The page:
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Get Sell Signals from the Charts
05/24/2011 3:00 pm EST
Both technical and fundamental analysis can give good buy signals, but investment strategist Chris Kacher, PhD explains why he relies solely on technicals to get the most accurate sell signals.
Looking at hybrid analysis with Dr. Chris Kacher. Hi Chris. I know you use a combination of technical and fundamental analysis. How do you do that?
Well, I would first like to preempt that by saying I buy based on fundamentals and technicals in a stock, and that’s pretty much split 50/50. I weigh the two equally, but I sell only on technicals.
Well, you could have lots of situations. A very pronounced one was March 2000, when all the analysts were talking about Qualcomm (QCOM) going to $1,000, all these other high-flying Internet stocks were, according to them, well undervalued, and meanwhile, the fundamentals did look as rosy as they possibly could in March of 2000.
But my stocks were hitting their sell stops, so I didn’t ask questions. I found myself back in cash. I was just a few days off the March market top, and I had no idea the market was going to do what it did, which was blow apart.
And it did, as everybody knows. When you look at the fundamental analysis, is it top down or is it bottom up?
Generally, it’s bottom up. I’m looking at variables, such as earnings, momentum, sales increases, return on equity, pretax margin.
I’m looking at the landscape of the stock itself. In other words, we have cloud computing stocks, for instance, and I want to see where that particular stock fits into the landscape. Is it a true leader?
And you can tell if it’s a true leader based on the fundamental criteria, and also on the price action of the stock. So I put all the pieces together and then on a day-to-day basis, I have my group of leading stocks that I’m looking to get into a position should they issue a buy point.
Now what about your technical indicators? What do you use?
All sorts of technical indicators, in terms of…well I should say, I keep it simple, first of all, with price following action and moving averages.
OK. Because everything starts with price.
Right. And, that is a fact. All the opinions that you see on CNBC and Fox, well, they’re opinions, and they can actually derail you, scare you out of a position.
So, what I do is keep it simple. I have a clean room environment, where I don’t receive…back when I was working for O’Neil, I did not get the news piped into my office.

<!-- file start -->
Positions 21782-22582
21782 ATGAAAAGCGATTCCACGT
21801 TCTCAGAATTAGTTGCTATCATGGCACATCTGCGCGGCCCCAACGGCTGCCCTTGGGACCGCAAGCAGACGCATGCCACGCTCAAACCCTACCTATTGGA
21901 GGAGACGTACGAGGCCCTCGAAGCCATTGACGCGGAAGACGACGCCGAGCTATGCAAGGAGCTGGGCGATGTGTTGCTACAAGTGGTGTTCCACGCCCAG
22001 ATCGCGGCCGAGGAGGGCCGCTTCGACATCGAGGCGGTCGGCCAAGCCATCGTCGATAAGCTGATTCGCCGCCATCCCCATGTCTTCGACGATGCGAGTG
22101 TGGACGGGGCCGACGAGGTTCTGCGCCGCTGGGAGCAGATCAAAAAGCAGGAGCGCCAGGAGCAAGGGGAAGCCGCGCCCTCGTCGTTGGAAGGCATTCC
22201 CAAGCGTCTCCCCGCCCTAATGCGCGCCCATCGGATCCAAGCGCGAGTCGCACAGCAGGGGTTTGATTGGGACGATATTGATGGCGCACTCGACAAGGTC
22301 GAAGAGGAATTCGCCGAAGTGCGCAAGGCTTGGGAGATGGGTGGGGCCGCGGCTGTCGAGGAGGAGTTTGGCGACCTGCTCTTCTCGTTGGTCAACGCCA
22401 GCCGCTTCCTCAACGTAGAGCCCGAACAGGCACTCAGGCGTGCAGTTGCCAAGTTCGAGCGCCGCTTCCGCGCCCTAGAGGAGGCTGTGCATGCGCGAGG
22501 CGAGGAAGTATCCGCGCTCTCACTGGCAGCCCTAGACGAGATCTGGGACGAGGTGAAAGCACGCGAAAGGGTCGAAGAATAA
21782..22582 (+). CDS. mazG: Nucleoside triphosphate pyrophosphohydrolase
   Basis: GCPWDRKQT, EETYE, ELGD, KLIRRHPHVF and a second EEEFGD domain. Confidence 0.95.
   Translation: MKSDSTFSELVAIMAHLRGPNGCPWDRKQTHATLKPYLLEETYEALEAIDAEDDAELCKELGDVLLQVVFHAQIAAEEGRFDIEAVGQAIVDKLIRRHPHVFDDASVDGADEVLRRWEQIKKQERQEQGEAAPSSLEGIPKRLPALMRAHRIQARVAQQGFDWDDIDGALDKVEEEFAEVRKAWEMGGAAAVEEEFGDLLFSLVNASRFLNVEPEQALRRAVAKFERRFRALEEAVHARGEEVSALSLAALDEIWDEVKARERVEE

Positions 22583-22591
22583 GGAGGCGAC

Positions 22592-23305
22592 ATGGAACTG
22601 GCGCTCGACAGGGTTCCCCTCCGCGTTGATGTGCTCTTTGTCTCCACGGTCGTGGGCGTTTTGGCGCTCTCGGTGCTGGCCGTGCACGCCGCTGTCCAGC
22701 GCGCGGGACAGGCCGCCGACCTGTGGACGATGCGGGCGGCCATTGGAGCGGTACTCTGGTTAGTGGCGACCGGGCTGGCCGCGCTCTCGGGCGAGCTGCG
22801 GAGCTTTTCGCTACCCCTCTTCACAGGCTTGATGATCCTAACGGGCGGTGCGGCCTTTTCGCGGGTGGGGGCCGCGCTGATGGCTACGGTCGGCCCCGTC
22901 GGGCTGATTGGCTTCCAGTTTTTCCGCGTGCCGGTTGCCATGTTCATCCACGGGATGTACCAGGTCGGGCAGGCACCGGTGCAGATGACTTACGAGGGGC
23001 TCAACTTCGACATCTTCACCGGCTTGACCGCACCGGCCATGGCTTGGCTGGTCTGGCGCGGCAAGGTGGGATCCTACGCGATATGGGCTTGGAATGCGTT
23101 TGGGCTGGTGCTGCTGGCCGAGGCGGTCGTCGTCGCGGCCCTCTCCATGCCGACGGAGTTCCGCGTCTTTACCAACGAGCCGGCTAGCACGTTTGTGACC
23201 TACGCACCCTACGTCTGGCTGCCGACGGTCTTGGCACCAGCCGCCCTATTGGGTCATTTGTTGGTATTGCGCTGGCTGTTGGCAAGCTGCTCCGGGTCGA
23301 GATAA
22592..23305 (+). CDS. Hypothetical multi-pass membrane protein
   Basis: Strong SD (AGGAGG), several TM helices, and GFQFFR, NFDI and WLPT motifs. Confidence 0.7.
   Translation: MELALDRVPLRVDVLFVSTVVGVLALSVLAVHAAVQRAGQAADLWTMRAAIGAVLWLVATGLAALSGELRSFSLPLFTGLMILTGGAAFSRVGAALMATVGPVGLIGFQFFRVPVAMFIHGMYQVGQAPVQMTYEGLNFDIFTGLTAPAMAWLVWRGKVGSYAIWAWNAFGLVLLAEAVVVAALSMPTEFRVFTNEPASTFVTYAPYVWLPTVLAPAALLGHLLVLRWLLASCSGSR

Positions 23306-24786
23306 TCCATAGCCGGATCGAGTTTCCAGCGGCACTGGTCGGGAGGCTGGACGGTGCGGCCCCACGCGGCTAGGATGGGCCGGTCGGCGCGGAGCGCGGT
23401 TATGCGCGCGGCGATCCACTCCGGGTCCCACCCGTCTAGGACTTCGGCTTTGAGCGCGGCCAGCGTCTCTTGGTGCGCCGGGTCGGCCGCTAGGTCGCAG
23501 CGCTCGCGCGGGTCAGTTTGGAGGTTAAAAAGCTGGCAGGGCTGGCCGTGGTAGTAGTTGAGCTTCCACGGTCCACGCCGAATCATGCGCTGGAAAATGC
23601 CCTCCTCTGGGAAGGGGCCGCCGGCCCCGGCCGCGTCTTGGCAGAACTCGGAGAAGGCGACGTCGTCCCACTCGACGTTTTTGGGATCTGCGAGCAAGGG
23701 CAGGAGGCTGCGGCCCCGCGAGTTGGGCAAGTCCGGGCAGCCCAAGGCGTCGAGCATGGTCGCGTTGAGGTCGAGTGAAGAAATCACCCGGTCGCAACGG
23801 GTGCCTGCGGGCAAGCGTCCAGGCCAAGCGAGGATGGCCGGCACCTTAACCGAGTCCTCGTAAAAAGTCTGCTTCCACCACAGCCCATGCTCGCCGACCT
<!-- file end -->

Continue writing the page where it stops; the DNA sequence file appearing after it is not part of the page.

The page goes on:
I just prefer to look at the basic, the pure essence of what the stock was telling me in terms of selling the position or in terms of buying the position.
NEXT: Block the Noise and Follow the Pattern|pagebreak|
So, you block out all that noise to just follow your own pattern?
That is generally the best way to do it. Of course, it’s difficult because if the market gaps down the next day, you want to know why. You want to know what’s causing it.
It’s a natural human tendency to want to know the answer, but the answer can scare you out of the position, and that said, I actually do use news in strategic ways.
For instance, if I see fairly negative news that causes the market to gap down, and the market finishes strong, like it’s done in the last few weeks, with China hiking rates again, things like that, it tells me we’re in a very resilient market environment, and so that’s valuable information.
There is a saying, if the market reacts positively to negative news, that’s a sign of strength, and the converse also applies.
And that’s why then you use just technical analysis as your exit strategy.
That’s right. And I use, in particular we talk about it in the book and also on the Web site, SelfishInvesting.com, the strategies for selling.
I’ve found that the ten-day moving average and the 50-day moving averages are excellent indicators to use to guide your selling. They can also guide your buying and pyramiding a position that is a winning position.
And managing risks. How do you do that?
That is up to every investor to find what their risk tolerance levels are.
In other words, I’ve found over time that what works for my trading personality is to buy 25% positions in stocks, and then if the stock is a leader and continues higher, the pocket pivot concept will allow me to get into a second, third, fourth position as it moves higher.
My average cost, of course, is quite under the price that the stock is trading at, so I have a psychological cushion; a profit in the stock.
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